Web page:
Sometimes at dusk we would see him come out from the hidden interior of his island. For years we had no idea who he was or what he did until after a savage storm ransacked most of the shoreline on the mainland. Such gales with driving rain that hammered our skin and knocked down even living things were not common. Our hut shells weren’t salvageable so we set to work, felling a few donor trees, fashioning pieces needed to reconstruct twelve homes. Liat Two and I worked side-by-side. We all helped each other. Those who had kept old disputes before the storm put them aside after the wreckage became apparent. I wondered if others were as impressed and shaken by this development. They were intent on rebuilding all habitats. Survival instinct required us to find food and erect shelter in Aritkus, our home. This was about our common weal; arguments clearly had no place in the agenda.
One of our unwelcomed weather events, a thick yellow-dog haze (named after constantly shed, windblown fur from the terrace dog, Zab) fell about us, blurring everything after the two-day deluge and howler winds. So no one even saw much less thought to check on the state of that island. Who would? It never changed. But just as the faint light seeped through gauzey air, I turned away from the village. And I saw.
It still hadn’t changed despite the merciless storm, with its jungle- entangled foliage, its subtle, ever-present glow about the canopy top. Except this: Nil the unknown now stood in front of the giant trees, arms straining toward sky. I stepped away from Liat Two, trembling, then moved toward water’s edge. It wasn’t dusk yet, so why was he there? It was not even a time I could pinpoint, so wild had the storm been, so unnerving as to turn us inside out. But Nil seemed to be doing what he always did, performing obeisance, moving through his forms like a gifted dancer or a practitioner of ancient warrior ways, we didn’t know which yet. His bright outline, its fluidity and strength riveted me and others. We practiced our own morning meditation but from the ground only. He seemingly had to speak to sky whereas we spoke to earth and all below its surface. Or were supposed to do. I honored whatever I wanted, how I wanted, though in secret. If anyone had looked askance at me, I would have said nothing, as it was a profound urge to keep apart and holy what mattered to me–perhaps because I was young.
Or different, Liatus, our leader, hadn’t decided for sure. His uncertainty kept me safer. When it was determined which, things could change.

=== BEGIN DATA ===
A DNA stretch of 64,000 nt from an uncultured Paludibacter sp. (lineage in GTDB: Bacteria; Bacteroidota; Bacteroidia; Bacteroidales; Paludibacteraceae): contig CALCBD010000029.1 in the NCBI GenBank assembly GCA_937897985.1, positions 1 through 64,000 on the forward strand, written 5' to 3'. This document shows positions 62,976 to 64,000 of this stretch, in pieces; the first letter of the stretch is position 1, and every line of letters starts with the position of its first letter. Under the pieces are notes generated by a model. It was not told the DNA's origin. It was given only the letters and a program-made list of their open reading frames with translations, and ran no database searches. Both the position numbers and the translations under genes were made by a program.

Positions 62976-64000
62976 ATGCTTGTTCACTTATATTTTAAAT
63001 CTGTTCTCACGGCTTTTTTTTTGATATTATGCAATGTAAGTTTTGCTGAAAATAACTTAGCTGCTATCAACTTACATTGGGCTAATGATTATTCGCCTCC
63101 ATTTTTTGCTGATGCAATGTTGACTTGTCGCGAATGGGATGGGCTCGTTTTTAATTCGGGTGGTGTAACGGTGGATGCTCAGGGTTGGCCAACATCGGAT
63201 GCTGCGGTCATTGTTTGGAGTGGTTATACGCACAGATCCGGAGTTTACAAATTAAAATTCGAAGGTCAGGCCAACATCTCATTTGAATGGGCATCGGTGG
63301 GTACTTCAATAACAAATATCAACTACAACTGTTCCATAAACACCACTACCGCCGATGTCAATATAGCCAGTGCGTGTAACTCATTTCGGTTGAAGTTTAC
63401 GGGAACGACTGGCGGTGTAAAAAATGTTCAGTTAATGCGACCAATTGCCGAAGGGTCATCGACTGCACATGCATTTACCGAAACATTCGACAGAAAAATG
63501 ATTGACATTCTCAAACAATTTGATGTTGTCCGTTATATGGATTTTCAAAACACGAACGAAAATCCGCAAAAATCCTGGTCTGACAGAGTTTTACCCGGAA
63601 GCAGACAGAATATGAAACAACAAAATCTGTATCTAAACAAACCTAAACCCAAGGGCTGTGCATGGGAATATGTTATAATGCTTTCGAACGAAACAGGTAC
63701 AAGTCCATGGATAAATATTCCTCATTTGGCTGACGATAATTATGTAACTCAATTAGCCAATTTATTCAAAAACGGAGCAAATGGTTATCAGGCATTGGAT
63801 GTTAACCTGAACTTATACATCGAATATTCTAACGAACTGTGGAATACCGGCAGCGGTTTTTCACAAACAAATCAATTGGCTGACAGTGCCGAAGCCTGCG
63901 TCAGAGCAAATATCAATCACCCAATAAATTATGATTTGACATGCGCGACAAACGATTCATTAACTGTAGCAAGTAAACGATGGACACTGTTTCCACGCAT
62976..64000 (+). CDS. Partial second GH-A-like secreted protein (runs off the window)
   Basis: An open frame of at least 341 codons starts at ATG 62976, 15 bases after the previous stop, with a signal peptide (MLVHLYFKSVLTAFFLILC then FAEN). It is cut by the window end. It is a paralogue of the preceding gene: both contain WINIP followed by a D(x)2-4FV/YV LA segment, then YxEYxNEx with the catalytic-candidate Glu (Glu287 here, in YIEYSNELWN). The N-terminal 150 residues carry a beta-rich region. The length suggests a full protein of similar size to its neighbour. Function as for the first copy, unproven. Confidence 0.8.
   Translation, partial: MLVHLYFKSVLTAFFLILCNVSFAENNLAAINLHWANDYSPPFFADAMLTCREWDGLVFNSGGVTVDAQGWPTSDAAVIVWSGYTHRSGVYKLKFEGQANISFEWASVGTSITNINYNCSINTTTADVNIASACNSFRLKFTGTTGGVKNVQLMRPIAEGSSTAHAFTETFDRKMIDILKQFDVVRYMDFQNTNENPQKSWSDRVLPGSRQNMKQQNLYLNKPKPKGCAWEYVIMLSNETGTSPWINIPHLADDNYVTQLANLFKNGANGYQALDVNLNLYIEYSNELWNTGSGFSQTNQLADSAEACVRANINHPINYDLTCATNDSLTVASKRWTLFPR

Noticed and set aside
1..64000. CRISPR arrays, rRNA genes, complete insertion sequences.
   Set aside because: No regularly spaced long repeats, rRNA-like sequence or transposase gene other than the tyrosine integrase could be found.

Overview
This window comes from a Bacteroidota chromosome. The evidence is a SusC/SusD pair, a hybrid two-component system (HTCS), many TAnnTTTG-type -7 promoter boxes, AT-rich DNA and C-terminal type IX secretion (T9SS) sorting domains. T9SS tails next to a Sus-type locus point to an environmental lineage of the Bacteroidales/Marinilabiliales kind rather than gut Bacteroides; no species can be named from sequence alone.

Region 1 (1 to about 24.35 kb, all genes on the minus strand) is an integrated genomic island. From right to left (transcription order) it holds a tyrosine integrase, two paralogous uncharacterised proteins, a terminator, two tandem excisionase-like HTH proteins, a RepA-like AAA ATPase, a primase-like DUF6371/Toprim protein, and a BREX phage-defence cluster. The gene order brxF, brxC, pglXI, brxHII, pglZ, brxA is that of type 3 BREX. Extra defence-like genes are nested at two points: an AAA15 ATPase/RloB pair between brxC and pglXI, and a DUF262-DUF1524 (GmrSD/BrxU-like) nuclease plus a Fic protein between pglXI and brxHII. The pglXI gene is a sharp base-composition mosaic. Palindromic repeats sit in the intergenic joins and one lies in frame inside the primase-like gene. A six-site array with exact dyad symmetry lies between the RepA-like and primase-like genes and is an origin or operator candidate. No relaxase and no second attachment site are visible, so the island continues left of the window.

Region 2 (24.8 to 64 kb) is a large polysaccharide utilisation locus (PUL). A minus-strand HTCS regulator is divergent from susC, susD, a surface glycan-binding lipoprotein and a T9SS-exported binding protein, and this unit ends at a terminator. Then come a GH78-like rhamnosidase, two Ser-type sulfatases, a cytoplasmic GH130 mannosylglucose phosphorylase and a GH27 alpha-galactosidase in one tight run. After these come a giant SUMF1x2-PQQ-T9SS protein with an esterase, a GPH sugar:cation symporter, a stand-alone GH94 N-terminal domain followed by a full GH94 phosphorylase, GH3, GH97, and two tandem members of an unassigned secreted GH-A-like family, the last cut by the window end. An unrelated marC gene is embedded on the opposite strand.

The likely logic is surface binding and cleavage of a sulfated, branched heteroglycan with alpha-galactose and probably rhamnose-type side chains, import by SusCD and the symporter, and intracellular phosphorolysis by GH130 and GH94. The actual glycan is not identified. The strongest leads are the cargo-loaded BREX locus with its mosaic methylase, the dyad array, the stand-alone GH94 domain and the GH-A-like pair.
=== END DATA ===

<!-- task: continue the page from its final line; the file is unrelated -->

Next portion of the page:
But that moment I knew I should alert Liat Two. He despised Nil although he had never met him. It was rumored the man was a criminal, thus, a prisoner of NOM, New Order of Markmen, who gave up their lives to surveil and punish the worst of wrong doers, those the higher court deemed unfit. We had little fear of the stranger–he was safe from us, and we from him. But neither did our community have any inclination to know him. Liat Two was the right hand of Liatus (also Liat Two’s uncle), and it had been decreed that no one formally recognize island man. So I named him Nil since in the villagers’ thinking he was a zero. No one and nothing–how could that be? But bestowing a name made him a person. Officially recognized. Like other things I care about, I kept it to myself.
The stranger had been there when we arrived. Liatus and his warriors gave due diligence, tried to investigate underwater. They got only so far, could move no farther. Several others of us had taken our floaters out to see him better one dusk when he was visible but could not get past the reef, either. No one had been able to safely penetrate its barrier. So that was the end of the matter, we were warned.
That day I continued working but kept a clear eye on island man. He appeared to circle the lush pod of land, then stepped close to the lake when I had a well-earned break, sweat slipping off my skin in rivulets. No one else noted his presence or, if they did, like me, kept quiet. This situation enthralled me since the only times we had ever seen him was when the sun was lowering, and then, not often, perhaps every other moon at most. But no one noted it further since Nil belonged to that island and we belonged to the shore of Aritkus.
Well, in fact I sighted him more but no one suspected. I was akin to the night flowers, sleepy by day and wide awake until dawn more often than not. Sleep held less value to me than others; I found I didn’t need it much. I also often craved to leave the borough, just move above ground. Liat Two said I lived on the very air I breathed, the sun and moon rays that fell upon my skin.
“Riza, going too slowly for once, move faster!” Liat Two growled at me. “We have to get our borough cleared of mud by nightfall, then tomorrow the new shell goes over it.”
“Yes, working hard is the duty we carry out. And have you seen how much we have accomplished already? We are faster than all others put together.”